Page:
I needed to containerize a legacy .NET 3.5 application that used Entity Framework (EF) and Integrated Windows Authentication (WinAuth) to connect to SQL Server database. Since WinAuth was used, I needed to get group Managed Service Account(gMSA). However, it often takes time to get gMSA configured by system administrators who govern Active Directory security accounts. A quick workaround was to get a backup of the database and restore it locally using direct database connection bypassing WinAuth.
The idea behind Modernizing Traditional Applications methodology is to have zero code changes and as few as possible configuration changes to your existing legacy app while moving it into a Docker container. In a nutshell it’s similar to
lift-and-shiftapproach advertized by cloud providers.
Since gMSA was not ready to be used, a backup of existing database was taken and restored into SQL Server engine running in a Docker container.
The original app connection string looked like this:
<add name="LegacyDbContext" connectionString="Data Source=sqlserver;User Id=NT\dbuser;Initial Catalog=App_Table;MultipleActiveResultSets=true;Integrated Security=SSPI;" providerName="System.Data.SqlClient" />
I had to tweak it to include database credentials and disable WinAuth. The result connection string looked like this:
<add name="LegacyDbContext" connectionString="Data Source=sqlserver;User Id=dbuser;Password=dbpassword;Initial Catalog=App_Table;MultipleActiveResultSets=true;Integrated Security=false;" providerName="System.Data.SqlClient" />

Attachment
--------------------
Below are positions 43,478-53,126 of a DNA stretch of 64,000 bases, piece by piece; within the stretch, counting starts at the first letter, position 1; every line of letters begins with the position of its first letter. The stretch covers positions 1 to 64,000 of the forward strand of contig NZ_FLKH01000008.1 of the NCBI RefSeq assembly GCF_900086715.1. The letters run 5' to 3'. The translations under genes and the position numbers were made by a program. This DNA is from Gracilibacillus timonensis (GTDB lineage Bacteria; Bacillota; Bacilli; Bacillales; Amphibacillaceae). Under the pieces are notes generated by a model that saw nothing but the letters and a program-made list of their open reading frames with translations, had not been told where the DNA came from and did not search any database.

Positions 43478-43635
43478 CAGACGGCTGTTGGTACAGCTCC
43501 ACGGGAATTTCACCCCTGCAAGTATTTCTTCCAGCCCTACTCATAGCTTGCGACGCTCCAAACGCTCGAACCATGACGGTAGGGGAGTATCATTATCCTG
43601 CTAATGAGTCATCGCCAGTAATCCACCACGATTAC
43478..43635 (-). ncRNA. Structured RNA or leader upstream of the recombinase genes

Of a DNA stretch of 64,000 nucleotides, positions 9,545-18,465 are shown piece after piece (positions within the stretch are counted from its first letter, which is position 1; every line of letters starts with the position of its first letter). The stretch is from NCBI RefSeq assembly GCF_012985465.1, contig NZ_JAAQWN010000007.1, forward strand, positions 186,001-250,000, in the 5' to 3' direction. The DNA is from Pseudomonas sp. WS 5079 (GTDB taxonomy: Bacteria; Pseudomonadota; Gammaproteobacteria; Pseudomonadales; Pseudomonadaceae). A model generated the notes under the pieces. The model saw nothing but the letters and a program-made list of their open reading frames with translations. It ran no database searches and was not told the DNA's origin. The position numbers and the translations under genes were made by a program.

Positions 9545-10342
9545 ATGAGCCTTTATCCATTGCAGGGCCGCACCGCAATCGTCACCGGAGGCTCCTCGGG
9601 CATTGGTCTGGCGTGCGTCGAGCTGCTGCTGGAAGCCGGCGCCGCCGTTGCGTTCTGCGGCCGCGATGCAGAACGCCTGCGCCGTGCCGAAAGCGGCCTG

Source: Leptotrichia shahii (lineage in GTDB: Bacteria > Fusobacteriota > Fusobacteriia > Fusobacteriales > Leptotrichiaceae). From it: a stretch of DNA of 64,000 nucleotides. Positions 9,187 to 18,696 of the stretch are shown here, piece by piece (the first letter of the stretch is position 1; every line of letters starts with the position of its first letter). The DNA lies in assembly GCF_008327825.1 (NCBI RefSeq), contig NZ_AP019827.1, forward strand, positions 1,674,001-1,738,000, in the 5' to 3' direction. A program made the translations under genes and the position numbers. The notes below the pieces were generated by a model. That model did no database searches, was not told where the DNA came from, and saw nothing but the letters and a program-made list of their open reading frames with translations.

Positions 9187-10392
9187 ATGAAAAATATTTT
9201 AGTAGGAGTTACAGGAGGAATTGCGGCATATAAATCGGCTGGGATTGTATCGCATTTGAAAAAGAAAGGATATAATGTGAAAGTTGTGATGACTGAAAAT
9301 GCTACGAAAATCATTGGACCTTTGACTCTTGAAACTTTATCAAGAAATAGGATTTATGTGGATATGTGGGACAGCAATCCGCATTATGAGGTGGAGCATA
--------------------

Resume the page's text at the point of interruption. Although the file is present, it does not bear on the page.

As I launched .NET app in another container, I got YSOD saying that the app couldn’t connection to the database with provide credentials. The SQL Server logs showed me the following message:
Login failed for user 'dbuser'. Reason: Password did not match that for the login provided. Error: 18456, Severity: 14, State: 8
The error message turned out to be somewhat misleading since I could connect to the database using my credentials via
I got a hint from my colleague that EF connection string requies one more parameter to allow plain text credentials to be passed:
Persist Security Info=true. Also found a good explanation of the issue in stackoverflow post.
The resulting connection string that solved the issue looked like this:
<add name="LegacyDbContext" connectionString="Data Source=sqlserver;User Id=dbuser;Password=dbpassword;Initial Catalog=App_Table;MultipleActiveResultSets=true;Integrated Security=false;Persist Security Info=true;" providerName="System.Data.SqlClient" />
Another issue I had to tackle while working on this MTA was related to building a legacy app code inside of a container leveraging Docker’s multistage build feature.
The app had a dependency on
Al.exe which is a part of NetFxTools. Typically these tools can be found at
C:\Program Files (x86)\Microsoft SDKs\Windows\ path on a machine that has Visual Studio installed or WindowsSDK tools. I tried to use microsoft/dotnet-framework:3.5-sdk and microsoft/dotnet-framework:4.7.2-sdk images to build the app but neither of them had
There are a few possible solutions to this issue:
- Add installation instruction of
- If WindowsSDK files already exist on your host, you may copy them into
buildstage and set
ToolPathenvironment variable to point to
NetFxToolslocation within WindowsSDK folder. Dockerfile example:
Build command for the Dockerfile that explicitly points to Dockerfile location and sets build context to
C:\Program Files (x86)\Microsoft SDKs\Windows\v8.1A\bin where WindowsSDK tools are:
docker build -t netfxtools:4.7.2-sdk -f C:\Users\admin\Documents\projects\netfxtools\Dockerfile 'C:\Program Files (x86)\Microsoft SDKs\Windows\v8.1A\bin'